India and Pakistan trade fire along de facto border as UN secretary general offers to mediate escalating dispute.
Pakistan and India have exchanged fresh fire along the de facto border that divides the disputed region of Kashmir, the Pakistani military said, as tensions rise between the nuclear-armed neighbouring countries.
“Pakistani troops befittingly responded to Indian unprovoked firing” which started at 4am (23:00 GMT) and continued for four hours in Bhimber sector on the Pakistani side of the border, a Pakistani military statement said on Saturday, without mentioning any casualties.
Later on Saturday, Pawan Kotwal, a top civilian official in Jammu and Kashmir state on the Indian side, said the exchange of fire had not caused any damage.
“There was small arms fire and mortar shells fire from across the border in Akhnoor sector which lasted for around two hours (4am to 6am),” Kotwal told AFP news agency.
“No damage was caused. We are ready for any eventuality but it is peaceful in Jammu region.”
The skirmish came two days after India claimed it had carried out “surgical strikes” across the heavily militarised Line of Control, the de facto border in the disputed territory, on what it called “terrorist” targets several kilometres inside Pakistan-controlled Kashmir.
The rare public admission of such action sparked furious rhetoric from Pakistan and calls for restraint from the US and the UN.
Tensions remain high between the two nuclear-armed neighbours following the killing of 18 soldiers nearly two weeks ago.
“This is a dangerous moment for the region,” Pakistan’s Ambassador Maleeha Lodhi told AFP after meeting with UN Secretary General Ban Ki-moon at the UN headquarters in New York.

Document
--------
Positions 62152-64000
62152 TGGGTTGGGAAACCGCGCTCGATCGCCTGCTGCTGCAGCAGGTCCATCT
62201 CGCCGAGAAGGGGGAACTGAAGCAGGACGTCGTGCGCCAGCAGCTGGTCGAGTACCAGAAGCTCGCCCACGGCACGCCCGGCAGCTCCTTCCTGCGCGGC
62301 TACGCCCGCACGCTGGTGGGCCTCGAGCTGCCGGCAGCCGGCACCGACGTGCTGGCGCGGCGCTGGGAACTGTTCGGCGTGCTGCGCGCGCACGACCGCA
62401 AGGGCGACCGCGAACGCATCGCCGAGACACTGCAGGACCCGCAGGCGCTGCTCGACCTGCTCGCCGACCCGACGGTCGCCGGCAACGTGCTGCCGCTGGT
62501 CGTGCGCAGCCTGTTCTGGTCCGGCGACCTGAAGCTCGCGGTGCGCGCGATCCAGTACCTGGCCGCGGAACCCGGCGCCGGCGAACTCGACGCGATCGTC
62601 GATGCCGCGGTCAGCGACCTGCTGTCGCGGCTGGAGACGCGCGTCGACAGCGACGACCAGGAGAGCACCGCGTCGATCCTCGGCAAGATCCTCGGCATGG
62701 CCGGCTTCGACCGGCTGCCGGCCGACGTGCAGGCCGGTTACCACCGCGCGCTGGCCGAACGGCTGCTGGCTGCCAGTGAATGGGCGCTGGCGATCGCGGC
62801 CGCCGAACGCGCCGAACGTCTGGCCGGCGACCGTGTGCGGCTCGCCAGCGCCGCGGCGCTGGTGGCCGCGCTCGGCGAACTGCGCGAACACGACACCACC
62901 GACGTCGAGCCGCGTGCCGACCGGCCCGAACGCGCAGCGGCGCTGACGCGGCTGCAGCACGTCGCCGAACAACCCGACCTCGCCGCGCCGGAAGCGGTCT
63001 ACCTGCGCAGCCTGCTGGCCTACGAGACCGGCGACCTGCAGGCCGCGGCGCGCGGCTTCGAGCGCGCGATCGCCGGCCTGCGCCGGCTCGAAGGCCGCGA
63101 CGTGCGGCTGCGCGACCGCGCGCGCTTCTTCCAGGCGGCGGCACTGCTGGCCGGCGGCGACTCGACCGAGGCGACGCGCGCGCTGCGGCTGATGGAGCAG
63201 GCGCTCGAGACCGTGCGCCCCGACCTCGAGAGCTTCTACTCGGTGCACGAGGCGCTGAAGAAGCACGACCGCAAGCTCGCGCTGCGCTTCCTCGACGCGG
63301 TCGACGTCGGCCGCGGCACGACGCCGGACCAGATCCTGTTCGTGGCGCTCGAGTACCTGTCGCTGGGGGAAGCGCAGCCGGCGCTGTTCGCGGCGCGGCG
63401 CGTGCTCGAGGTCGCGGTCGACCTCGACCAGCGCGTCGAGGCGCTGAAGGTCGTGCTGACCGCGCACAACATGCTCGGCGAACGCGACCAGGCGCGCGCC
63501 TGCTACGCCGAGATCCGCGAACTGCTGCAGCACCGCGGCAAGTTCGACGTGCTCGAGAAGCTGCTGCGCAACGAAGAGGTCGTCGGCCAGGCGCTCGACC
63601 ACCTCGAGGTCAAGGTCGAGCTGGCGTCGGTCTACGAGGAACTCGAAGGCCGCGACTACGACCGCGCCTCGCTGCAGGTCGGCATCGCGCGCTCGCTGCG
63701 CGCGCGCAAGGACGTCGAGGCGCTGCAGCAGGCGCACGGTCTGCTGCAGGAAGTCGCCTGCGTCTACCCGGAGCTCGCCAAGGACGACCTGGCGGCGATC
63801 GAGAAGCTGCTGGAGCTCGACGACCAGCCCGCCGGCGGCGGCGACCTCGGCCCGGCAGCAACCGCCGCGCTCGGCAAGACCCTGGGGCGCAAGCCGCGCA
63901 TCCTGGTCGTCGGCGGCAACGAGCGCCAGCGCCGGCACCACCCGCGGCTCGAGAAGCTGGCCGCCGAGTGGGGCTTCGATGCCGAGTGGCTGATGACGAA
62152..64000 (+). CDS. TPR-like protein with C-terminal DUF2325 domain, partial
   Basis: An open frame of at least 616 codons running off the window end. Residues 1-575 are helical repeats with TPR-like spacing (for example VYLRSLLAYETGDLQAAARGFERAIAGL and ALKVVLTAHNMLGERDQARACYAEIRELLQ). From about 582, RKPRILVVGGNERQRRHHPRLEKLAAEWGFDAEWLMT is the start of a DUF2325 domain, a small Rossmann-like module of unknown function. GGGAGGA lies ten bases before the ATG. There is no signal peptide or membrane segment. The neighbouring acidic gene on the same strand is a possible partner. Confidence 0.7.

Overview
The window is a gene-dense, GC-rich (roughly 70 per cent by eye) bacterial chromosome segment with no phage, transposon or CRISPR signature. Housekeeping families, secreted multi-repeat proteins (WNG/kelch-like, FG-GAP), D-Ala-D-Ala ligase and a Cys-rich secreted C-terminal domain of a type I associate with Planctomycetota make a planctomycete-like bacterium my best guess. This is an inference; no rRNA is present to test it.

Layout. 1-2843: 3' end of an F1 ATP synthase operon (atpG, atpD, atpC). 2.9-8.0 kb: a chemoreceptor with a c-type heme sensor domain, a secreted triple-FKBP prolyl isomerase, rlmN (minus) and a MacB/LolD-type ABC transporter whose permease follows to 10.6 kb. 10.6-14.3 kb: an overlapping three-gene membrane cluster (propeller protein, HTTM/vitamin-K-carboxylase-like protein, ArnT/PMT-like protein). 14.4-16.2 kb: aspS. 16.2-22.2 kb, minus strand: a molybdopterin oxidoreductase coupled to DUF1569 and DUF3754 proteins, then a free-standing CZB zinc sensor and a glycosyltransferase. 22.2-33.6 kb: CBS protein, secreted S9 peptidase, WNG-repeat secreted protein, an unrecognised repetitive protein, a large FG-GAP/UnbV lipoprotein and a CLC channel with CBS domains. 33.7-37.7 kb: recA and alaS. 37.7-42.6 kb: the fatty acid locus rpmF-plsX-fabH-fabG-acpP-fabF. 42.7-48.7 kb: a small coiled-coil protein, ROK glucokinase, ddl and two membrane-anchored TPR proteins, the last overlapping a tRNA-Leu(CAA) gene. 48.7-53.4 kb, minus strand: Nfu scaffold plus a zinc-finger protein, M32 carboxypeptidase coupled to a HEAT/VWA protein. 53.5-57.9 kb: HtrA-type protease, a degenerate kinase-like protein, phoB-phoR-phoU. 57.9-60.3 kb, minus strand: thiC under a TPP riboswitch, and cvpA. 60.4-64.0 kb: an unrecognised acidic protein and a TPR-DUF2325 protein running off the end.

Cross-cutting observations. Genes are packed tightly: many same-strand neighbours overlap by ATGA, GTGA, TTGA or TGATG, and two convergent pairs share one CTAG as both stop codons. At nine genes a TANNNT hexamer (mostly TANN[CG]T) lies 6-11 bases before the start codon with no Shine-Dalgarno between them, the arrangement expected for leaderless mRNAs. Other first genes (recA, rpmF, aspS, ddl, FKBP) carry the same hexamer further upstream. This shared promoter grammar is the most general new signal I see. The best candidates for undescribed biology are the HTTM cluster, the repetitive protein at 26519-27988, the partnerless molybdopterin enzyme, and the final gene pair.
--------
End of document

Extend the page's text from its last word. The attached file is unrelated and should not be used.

Ban on Friday offered to act as a mediator between New Delhi and Islamabad to defuse the tensions.
In a statement to AFP, India’s mission to the UN said “India has no desire to aggravate the situation”, and that “our response was a measured counter-terrorist strike”.
On Friday, authorities in parts of northern India said they had started evacuating villages within 10 kilometres of the border following the raids earlier this week.
Kashmir has been divided between India and Pakistan since the two countries gained independence from British rule in 1947. Both claim the territory in its entirety.
Rebel groups have for decades fought Indian soldiers – currently numbering about 500,000 – demanding independence for the region or its merger with Pakistan.
Tens of thousands of people, mostly civilians, have died in the fighting.
On Friday, Pakistani cinemas reportedly stopped screening Indian films in “solidarity” with the country’s armed forces.
“We have stopped screening Indian movies at our cinemas from Friday till the situation improves and normalcy returns,” said Nadeem Mandviwalla, whose Mandviwalla Entertainment runs eight cinemas in Karachi and the capital, Islamabad.
The Indian Motion Picture Producers’ Association (IMPPA), a small filmmakers’ body, on Thursday banned their members from hiring Pakistani actors. Mandviwalla and other cinema owners said the ban in Pakistan was also in response to IMPPA’s move.
Indian media reported that a leader of the regional right-wing party Maharashtra Navnirman Sena last week gave Pakistani actors 48 hours to leave India or face being “pushed out”.
The party, which was not available for comment, has regularly called for Pakistani artists to be banned from working in India.